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CORRESPONDENCE
Year : 2007  |  Volume : 25  |  Issue : 2  |  Page : 176-177
 

Screening of the family members of patients with acute Brucellosis in Southeast Iran


Research Centre for Infectious Diseases and Tropical Medicine, Zahedan University of Medical Sciences, Zahedan, Iran

Correspondence Address:
B Sharifi - Mood
Research Centre for Infectious Diseases and Tropical Medicine, Zahedan University of Medical Sciences, Zahedan
Iran
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DOI: 10.4103/0255-0857.32737

PMID: 17582201

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How to cite this article:
Sharifi - Mood B, Metanat M, Alavi - Naini R. Screening of the family members of patients with acute Brucellosis in Southeast Iran. Indian J Med Microbiol 2007;25:176-7

How to cite this URL:
Sharifi - Mood B, Metanat M, Alavi - Naini R. Screening of the family members of patients with acute Brucellosis in Southeast Iran. Indian J Med Microbiol [serial online] 2007 [cited 2014 Nov 27];25:176-7. Available from: http://www.ijmm.org/text.asp?2007/25/2/176/32737


Dear Editor,

 Brucellosis More Details is primarily an animal disease. Exposure to infected animals and animal products causes the disease in human. [1],[2] Acute brucellosis among household members of an index case have been reported. [3] In order to determine whether active serological screening of the family members of patients with acute brucellosis will detect additional unrecognized cases, we conducted this study. From September 2005 to December 2006, a total of 378 of household members of patients with acute brucellosis (69 families) who were referred to Boo-Ali Hospital (Southeast Iran) were enrolled in this study and serologically screened for brucellosis using the standard agglutination test (SAT). Titer of 160 or more was considered positive and diagnostic Titer of more than 160 in conjunction with compatible clinical presentation was considered to be highly suggestive of acute infection. Also, titer more than 160 in conjunction with 2 mercapto ethanol test >160 in asymptomatic group, were considered to be acute infection.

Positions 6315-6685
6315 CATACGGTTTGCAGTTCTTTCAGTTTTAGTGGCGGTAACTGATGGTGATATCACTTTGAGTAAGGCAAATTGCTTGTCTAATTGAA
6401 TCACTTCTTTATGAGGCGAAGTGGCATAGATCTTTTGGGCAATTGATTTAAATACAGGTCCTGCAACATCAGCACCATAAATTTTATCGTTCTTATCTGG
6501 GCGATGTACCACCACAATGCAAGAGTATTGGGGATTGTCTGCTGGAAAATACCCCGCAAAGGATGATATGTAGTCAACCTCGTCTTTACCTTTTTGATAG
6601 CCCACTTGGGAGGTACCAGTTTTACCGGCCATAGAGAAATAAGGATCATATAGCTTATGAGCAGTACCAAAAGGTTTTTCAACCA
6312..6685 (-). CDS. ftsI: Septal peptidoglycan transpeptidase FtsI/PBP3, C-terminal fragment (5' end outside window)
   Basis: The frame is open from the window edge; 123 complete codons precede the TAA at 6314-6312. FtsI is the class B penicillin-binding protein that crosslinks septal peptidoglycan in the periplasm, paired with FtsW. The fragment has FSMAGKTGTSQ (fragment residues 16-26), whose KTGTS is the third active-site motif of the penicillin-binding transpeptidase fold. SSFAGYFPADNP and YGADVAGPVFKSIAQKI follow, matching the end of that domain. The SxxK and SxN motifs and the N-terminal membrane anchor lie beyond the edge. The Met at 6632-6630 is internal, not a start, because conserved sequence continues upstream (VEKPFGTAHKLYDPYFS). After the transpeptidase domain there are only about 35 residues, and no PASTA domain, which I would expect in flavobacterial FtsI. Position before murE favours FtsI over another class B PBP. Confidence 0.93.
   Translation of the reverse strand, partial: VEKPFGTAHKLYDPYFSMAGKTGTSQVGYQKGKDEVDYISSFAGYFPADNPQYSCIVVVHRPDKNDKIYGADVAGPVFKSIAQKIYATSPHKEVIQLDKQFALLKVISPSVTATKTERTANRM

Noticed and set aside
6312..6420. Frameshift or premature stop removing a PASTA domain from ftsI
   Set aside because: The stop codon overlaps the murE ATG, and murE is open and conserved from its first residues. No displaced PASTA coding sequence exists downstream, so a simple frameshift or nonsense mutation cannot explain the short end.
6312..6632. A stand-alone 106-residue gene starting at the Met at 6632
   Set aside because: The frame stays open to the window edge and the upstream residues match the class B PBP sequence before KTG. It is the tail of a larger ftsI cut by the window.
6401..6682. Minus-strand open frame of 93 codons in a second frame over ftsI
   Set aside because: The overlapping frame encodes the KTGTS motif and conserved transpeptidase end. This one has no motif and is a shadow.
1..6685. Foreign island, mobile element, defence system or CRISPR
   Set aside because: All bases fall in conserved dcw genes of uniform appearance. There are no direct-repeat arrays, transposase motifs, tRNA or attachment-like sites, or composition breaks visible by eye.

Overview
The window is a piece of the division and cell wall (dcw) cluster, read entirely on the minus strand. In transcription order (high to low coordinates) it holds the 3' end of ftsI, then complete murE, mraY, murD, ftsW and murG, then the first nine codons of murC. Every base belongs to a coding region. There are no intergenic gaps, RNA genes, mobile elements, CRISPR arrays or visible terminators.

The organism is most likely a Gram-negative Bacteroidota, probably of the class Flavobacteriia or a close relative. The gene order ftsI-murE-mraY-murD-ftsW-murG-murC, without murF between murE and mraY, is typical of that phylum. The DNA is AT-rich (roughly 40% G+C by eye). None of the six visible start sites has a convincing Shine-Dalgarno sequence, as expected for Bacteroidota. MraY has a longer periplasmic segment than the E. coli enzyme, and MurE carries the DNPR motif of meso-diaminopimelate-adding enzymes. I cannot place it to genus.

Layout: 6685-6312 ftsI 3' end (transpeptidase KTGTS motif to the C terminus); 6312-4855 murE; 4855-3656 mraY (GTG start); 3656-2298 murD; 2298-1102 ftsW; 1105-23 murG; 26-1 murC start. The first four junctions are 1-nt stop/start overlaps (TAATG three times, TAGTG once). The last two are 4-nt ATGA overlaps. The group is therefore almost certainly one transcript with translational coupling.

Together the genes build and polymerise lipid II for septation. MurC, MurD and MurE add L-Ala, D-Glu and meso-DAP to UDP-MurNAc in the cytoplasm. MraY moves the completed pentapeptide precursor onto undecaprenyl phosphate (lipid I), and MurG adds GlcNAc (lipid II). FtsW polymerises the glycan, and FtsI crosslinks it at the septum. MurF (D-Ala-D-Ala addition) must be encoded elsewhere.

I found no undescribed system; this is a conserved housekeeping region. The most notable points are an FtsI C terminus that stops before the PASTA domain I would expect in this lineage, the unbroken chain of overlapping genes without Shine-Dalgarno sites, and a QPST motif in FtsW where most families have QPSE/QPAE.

Out of the 69 families screened, 33 (48%) had two family members or more with serological evidence of brucellosis. Thirteen families had three family members with positive serologic tests, 10 families; four cases, seven families; two cases, two families; five cases and one family had six household members with serological evidence of brucellosis. Of the 378 family members screened, 77(20%) were seropositive and of these 47 (61%) were symptomatic . The majority (30(63.8%)) of the symptomatic family members had a high  Brucella More Details titer (> 640) in comparison to three (10%) of the asymptomatic group ( P <0.001). Acute brucellosis prevalence rate was 13.2%.

Our results showed that 20% of the family members of patients with acute brucellosis had serological evidence of brucellosis and 13.2% had acute brucellosis. In Alsubaie study from Saudi Arabia, among 178 family members 40 (23%) manifested various symptoms, 138 (77%) were asymptomatic, with an overall seroprevalence rate of 34 (19%). [3] In recent study, acute brucellosis was diagnosed and treated in 18 (78%) of the symptomatic seropositive family members and in four (36%) of the asymptomatic seropositive family members and acute brucellosis prevalence rate was seen in 22 household members (12%). [3] Other study from Southern Israel evaluated 86 family members of index cases of acute brucellosis. [4] Symptomatic brucellosis was found in eight (9%) of the screened population and an additional 5 (6%) asymptomatic individuals were found to be seropositive. [4] Peru study showed that in an endemic area in Lima (Peru), in 39 families with 232 members, there was a high rate of symptomatic infection (118/232, 50.9%). [5] Symptomatic family members were more likely to be seropositive with a high titer in comparison to the asymptomatic members. This result was also seen in the present study.

In conclusion, screening family members of an index case of acute brucellosis will detect additional cases and improve the treatment, because, all family members may be exposed to a common source.



 
 ~ References Top

1.Young EJ. An overview of human brucellosis. Clin Infect Dis 1995; 21 :283-9.   Back to cited text no. 1  [PUBMED]  
2.Troy SB, Rickman LS, Davis CE. Brucellosis in San Diego: Epidemiology and species-related differences in acute clinical presentations. Medicine 2005; 84: 174-87.  Back to cited text no. 2  [PUBMED]  [FULLTEXT]
3.Alsubaie S, Almuneef M, Alshaalan M, Balkhy H, Albanyan E, Alola S, et al . Acute brucellosis in Saudi families: Relationship between brucella serology and clinical symptoms. Int J Infect Dis 2005; 9: 218-24.  Back to cited text no. 3  [PUBMED]  [FULLTEXT]
4.Abramson O, Rosenvasser Z, Block C, Dagan R. Detection and treatment of brucellosis by screening a population at risk. Pediatr Infect Dis J 1991; 10: 434-8.  Back to cited text no. 4  [PUBMED]  
5.Gotuzzo E, Carrillo C, Seas C, Guerra J, Maguina C. Epidemiological and clinical features of brucellosis in 39 family groups. Enferm Infecc Microbiol Clin 1989; 7: 519-24.  Back to cited text no. 5  [PUBMED]  



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